I really dislike the Grammys as I believe it to be a vapid soul-sucking exercise that rewards shitty music more than quality. And while decent artists sneak in there every year, I would have never thought in a million years that a twenty-something from Woody Guthrie’s hometown would find himself in the fray with his debut. But that’s exactly what happened.
With some artists, I would be worried that they would get caught up in the nonsense. Soon you’d hear that he doing this giant expansive album working with all sorts of random big-name artists to generate exposure. With Fullbright, that thought never even entered my mind. I’ve seen him play a few times and had a short chat with him when I caught his set at Space last year. He struck me as someone so grounded and so fiercely dedicated to his music; that no one was going to dictate what he was going to do.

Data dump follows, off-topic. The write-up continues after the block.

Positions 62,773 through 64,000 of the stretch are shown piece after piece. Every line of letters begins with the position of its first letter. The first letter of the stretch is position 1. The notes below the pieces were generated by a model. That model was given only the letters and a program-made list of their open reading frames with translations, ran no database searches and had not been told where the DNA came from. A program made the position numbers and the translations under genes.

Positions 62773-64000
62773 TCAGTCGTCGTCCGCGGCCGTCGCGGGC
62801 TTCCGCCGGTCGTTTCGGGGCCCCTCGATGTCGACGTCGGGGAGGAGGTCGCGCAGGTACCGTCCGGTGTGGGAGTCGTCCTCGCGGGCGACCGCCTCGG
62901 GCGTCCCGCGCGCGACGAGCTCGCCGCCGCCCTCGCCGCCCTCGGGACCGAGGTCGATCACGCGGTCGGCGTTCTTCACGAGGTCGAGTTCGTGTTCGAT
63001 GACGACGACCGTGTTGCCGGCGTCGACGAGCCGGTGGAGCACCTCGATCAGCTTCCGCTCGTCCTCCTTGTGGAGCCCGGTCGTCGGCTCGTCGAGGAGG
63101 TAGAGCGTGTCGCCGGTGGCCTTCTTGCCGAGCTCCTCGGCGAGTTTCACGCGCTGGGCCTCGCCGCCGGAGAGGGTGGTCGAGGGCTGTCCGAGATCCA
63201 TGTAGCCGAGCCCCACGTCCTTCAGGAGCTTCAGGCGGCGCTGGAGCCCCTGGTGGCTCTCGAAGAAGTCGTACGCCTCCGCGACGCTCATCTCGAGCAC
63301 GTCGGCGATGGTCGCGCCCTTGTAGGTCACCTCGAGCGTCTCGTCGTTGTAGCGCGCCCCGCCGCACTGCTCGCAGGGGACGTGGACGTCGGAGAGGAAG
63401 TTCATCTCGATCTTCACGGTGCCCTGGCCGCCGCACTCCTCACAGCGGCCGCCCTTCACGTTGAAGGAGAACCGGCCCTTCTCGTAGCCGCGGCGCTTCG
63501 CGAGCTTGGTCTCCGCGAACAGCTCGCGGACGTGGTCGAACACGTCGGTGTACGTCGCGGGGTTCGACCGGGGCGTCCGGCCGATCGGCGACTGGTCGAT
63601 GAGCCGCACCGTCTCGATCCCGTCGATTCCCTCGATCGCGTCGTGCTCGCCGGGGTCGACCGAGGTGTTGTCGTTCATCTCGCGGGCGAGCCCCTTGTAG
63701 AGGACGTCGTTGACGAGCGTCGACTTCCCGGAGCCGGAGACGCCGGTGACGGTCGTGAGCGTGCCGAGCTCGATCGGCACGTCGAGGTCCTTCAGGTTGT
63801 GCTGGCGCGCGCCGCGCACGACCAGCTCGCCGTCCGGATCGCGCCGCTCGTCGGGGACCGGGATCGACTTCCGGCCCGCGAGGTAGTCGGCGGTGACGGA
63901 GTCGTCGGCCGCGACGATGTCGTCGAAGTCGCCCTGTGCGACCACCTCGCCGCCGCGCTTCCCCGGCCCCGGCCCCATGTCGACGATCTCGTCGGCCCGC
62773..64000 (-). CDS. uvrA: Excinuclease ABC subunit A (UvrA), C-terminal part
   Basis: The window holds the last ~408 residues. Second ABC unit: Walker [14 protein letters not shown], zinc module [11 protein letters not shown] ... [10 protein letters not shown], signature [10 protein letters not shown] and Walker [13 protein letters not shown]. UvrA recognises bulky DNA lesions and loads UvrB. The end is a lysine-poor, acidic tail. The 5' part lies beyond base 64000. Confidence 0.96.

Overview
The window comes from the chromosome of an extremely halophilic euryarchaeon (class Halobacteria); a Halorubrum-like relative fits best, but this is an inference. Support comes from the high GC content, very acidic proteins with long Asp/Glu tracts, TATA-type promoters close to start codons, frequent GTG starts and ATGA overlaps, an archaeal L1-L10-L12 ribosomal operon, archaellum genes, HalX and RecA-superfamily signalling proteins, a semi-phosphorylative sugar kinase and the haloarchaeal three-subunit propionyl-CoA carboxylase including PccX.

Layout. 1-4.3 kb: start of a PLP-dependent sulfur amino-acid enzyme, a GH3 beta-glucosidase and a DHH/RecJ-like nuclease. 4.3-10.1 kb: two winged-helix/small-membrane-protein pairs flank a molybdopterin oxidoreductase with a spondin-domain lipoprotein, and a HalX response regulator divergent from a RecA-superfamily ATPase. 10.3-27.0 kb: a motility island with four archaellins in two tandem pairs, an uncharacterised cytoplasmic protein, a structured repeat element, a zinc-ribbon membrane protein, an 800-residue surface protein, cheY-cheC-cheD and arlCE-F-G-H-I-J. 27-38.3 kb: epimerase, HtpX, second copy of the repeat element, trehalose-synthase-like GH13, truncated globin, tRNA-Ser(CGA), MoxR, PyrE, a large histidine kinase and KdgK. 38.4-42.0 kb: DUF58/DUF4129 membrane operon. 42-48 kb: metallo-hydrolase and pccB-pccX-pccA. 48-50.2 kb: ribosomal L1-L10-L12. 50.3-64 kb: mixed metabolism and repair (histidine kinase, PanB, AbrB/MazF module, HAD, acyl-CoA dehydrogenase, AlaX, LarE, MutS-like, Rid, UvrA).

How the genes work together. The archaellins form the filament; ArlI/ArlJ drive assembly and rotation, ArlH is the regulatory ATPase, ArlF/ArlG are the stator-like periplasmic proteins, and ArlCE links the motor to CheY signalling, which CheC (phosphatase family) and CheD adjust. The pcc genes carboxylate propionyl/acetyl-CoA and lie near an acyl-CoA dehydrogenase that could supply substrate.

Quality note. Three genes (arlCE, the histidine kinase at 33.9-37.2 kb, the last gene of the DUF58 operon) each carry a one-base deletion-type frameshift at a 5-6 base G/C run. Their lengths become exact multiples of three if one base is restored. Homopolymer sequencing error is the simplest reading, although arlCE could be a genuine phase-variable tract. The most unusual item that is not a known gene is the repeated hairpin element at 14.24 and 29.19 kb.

And with that comes his sophomore release, Songs. Songs is a stripped down affair with Fullbright’s guitar and piano typically the only backing he requires. A rhythm section pops up here & there and backing vocals are almost non-existent. Although when they do, they pack a punch. There is a subtle backing on the third track Keeping Hope Alive that lasts barely two seconds that adds so much to an already beautiful track – an absolute brilliant touch.
Write A Song is a brilliantly written track about making music. At a time when the American public celebrates made for TV pop heroes on crap shows like The Voice, Fullbright’s track comes at a perfect time. It’s as much a stream of concsiousness as it is a song. As I have said a million times and will say a million more, there are plenty of people out there with amazing voices. But the people that can write music that gets into your soul are few and far between. John Fullbright is certainly one of those artists and we are just at the beginning of his career.
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John Fullbright is here